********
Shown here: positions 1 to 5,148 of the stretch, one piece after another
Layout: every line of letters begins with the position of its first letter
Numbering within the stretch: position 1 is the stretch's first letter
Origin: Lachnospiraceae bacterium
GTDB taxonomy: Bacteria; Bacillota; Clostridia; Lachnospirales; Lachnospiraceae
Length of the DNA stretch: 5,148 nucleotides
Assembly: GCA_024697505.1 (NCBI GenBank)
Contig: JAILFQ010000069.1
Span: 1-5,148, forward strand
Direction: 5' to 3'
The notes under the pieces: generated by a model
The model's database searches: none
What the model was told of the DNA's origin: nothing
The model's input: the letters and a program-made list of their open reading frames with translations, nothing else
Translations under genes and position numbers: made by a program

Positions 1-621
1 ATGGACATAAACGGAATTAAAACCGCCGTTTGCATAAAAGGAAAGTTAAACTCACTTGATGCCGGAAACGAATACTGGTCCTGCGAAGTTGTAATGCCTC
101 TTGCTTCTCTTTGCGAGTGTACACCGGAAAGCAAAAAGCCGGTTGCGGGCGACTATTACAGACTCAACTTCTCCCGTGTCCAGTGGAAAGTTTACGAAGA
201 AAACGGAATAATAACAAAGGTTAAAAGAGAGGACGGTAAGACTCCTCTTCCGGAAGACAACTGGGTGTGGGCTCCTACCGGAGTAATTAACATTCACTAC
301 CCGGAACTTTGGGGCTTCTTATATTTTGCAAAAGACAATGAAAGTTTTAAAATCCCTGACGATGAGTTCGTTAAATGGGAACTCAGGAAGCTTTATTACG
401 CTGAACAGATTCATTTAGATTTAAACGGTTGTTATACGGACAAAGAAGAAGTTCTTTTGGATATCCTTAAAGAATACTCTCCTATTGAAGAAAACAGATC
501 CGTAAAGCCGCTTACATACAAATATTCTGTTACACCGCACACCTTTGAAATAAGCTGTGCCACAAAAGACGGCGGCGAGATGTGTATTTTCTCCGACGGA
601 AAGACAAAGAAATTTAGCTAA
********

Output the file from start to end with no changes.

Shown here: positions 1 to 5,148 of the stretch, one piece after another
Layout: every line of letters begins with the position of its first letter
Numbering within the stretch: position 1 is the stretch's first letter
Origin: Lachnospiraceae bacterium
GTDB taxonomy: Bacteria; Bacillota; Clostridia; Lachnospirales; Lachnospiraceae
Length of the DNA stretch: 5,148 nucleotides
Assembly: GCA_024697505.1 (NCBI GenBank)
Contig: JAILFQ010000069.1
Span: 1-5,148, forward strand
Direction: 5' to 3'
The notes under the pieces: generated by a model
The model's database searches: none
What the model was told of the DNA's origin: nothing
The model's input: the letters and a program-made list of their open reading frames with translations, nothing else
Translations under genes and position numbers: made by a program

Positions 1-621
1 ATGGACATAAACGGAATTAAAACCGCCGTTTGCATAAAAGGAAAGTTAAACTCACTTGATGCCGGAAACGAATACTGGTCCTGCGAAGTTGTAATGCCTC
101 TTGCTTCTCTTTGCGAGTGTACACCGGAAAGCAAAAAGCCGGTTGCGGGCGACTATTACAGACTCAACTTCTCCCGTGTCCAGTGGAAAGTTTACGAAGA
201 AAACGGAATAATAACAAAGGTTAAAAGAGAGGACGGTAAGACTCCTCTTCCGGAAGACAACTGGGTGTGGGCTCCTACCGGAGTAATTAACATTCACTAC
301 CCGGAACTTTGGGGCTTCTTATATTTTGCAAAAGACAATGAAAGTTTTAAAATCCCTGACGATGAGTTCGTTAAATGGGAACTCAGGAAGCTTTATTACG
401 CTGAACAGATTCATTTAGATTTAAACGGTTGTTATACGGACAAAGAAGAAGTTCTTTTGGATATCCTTAAAGAATACTCTCCTATTGAAGAAAACAGATC
501 CGTAAAGCCGCTTACATACAAATATTCTGTTACACCGCACACCTTTGAAATAAGCTGTGCCACAAAAGACGGCGGCGAGATGTGTATTTTCTCCGACGGA
601 AAGACAAAGAAATTTAGCTAA